Brewery: Tree House Brewing Co.
My Cost: Trade
Actual Cost: $3.75 (can)
Glassware: Pint, Mug
Purchased@: Brewery Only (bottle/can)
Quick Take: Julius was initially a disappointment for me, but on reflection I think it was in some part a victim of my expectations. That said, a little warmth goes a long way and Julius ultimately won me over when it loosened up. Balanced and drinkable on a near sessionable level, a lovely beer that deserves admiration, even if it isn’t quite beer julius.
In a world of beer cellars and “vertical slices” going back through 15 generations of a single beer, the beer age rage is strong. If you’ve ever had a properly stored beer with some age on it, you already know why. If you never have, I highly recommend it. My first was a 3 year old Avery Mephistopheles that turned my brain into toasted porridge (I don’t know what that means either) and a high I’ve been hunting down since. I only have another year to wait for my next Mephisto!
While I have roughly 20 beers aging under my bar, a paltry sum compared to most enthusiasts, only one is an IPA. I know the initial gut reaction is to drop to your knees, screaming to the beer gods, “Why would you age an IPA!”, but a Dogfish Head 120 can handle the fall of civilization and still be drinkable by whatever irradiated overlords still roam the cracked husk know as earth (an 18% ABV can do that). Generally though, hoppy IPAs are meant to be drank and drank now. I think most IPA lovers know this or figure it out after trying that IPA they forgot about on the back shelf, but what keeps IPAs from keeping? Well, that worthless pursuit, “science”, can shed light on this cruel trick of nature.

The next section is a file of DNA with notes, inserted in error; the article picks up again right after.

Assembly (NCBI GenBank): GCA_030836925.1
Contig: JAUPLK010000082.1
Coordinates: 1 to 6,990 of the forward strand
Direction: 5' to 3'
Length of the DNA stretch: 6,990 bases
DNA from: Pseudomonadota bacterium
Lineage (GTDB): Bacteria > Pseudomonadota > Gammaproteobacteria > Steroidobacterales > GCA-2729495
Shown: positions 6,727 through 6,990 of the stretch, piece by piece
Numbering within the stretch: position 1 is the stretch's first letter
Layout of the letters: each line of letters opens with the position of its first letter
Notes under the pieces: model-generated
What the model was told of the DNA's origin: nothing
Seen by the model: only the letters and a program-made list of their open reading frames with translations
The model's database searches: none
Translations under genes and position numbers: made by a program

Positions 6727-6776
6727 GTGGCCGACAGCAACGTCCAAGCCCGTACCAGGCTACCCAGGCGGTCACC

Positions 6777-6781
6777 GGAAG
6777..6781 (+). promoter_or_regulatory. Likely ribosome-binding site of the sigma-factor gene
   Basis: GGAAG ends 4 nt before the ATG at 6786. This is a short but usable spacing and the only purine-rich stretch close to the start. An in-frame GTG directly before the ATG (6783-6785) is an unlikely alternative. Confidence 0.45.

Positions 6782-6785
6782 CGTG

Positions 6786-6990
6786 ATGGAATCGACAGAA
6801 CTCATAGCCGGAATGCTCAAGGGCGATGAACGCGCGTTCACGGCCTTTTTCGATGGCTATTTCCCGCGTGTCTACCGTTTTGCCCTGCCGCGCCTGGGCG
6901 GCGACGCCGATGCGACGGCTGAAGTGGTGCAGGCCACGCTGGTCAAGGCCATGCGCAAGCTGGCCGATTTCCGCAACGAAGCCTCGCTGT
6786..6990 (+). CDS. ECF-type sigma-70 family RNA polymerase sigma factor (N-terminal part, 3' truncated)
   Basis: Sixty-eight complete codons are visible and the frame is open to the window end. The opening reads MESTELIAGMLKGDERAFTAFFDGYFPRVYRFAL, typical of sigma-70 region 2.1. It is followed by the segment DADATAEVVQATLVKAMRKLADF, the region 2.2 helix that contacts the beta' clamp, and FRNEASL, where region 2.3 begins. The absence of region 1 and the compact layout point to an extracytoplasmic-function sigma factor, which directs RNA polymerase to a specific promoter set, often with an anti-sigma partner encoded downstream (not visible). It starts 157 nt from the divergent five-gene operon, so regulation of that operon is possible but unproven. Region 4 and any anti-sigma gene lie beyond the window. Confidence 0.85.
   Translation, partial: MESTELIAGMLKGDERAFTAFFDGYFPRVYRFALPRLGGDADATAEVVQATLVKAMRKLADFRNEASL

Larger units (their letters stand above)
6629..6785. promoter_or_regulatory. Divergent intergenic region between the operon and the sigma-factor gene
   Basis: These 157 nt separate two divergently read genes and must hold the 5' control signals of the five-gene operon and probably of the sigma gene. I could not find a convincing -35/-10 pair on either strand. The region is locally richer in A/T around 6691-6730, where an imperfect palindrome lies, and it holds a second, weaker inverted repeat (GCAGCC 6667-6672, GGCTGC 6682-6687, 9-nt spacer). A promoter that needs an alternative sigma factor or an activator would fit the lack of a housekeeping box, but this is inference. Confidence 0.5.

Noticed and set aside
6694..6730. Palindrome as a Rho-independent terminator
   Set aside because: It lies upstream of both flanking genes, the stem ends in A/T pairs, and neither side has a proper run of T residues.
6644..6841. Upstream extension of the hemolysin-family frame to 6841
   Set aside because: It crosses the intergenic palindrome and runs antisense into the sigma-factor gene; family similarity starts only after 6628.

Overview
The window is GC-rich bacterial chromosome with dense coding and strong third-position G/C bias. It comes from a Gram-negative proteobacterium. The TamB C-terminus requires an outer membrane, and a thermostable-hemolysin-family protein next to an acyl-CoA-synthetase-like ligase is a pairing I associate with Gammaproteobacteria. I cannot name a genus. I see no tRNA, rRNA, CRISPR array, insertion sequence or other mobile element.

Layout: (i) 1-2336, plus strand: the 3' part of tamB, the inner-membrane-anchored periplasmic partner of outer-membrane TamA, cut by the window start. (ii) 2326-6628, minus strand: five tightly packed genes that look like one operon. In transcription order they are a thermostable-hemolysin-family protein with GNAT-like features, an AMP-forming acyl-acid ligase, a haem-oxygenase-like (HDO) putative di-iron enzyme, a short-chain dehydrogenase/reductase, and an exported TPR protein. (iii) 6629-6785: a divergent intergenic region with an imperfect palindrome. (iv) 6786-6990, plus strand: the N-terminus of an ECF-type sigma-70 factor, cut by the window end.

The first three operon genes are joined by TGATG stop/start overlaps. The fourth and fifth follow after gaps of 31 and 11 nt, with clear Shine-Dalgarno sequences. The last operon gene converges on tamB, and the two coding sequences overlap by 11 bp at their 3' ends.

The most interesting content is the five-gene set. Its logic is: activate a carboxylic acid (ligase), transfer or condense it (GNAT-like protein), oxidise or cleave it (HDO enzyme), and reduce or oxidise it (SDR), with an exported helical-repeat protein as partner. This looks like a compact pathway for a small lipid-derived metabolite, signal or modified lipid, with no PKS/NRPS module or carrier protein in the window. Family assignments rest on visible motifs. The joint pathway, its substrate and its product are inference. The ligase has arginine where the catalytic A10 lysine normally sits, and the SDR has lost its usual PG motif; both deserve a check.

Brewery: The Brew Kettle
Cost: ???? (12oz)
Glassware: Pint, Tulip
Availability: Various Times
Purchased@: Beer Trade Extra
Quick Take: I view White Rajah as Hopslam’s less tropical cousin, but with ramped up bitterness and a stronger grain finish. It isn’t built to wow, but it has a lot of flavor for a non-imperial IPA. Good beer I’d get again if I saw it regularly, but I’m not loading up the car for a brewery trip just yet.
Quick Take: It doesn’t re-write the book on IPAs, but it is a solid entry and one I would welcome into my mouth should I be able to get it again. I’d liken it to The Public from DC Brau or Anti-Hero from Revolution, which are great basic IPAs that scratch that IPA itch without being hop bombs. Glad to have it and makes me want to hunt down more from this brewer.
Quick Take: This is like a battle between East and West Coast IPAs with the bitter, hoppy East winding up victorious. I normally like my IPAs to have a better fruit/malt presence with balanced bitterness, but I can’t fault the bitter-is-better crowd if this is one of their favs. For me, a solid IPA that I will have again any time, but at $6 a bottle, I won’t be going out of my way to add this to my regular drinking beers.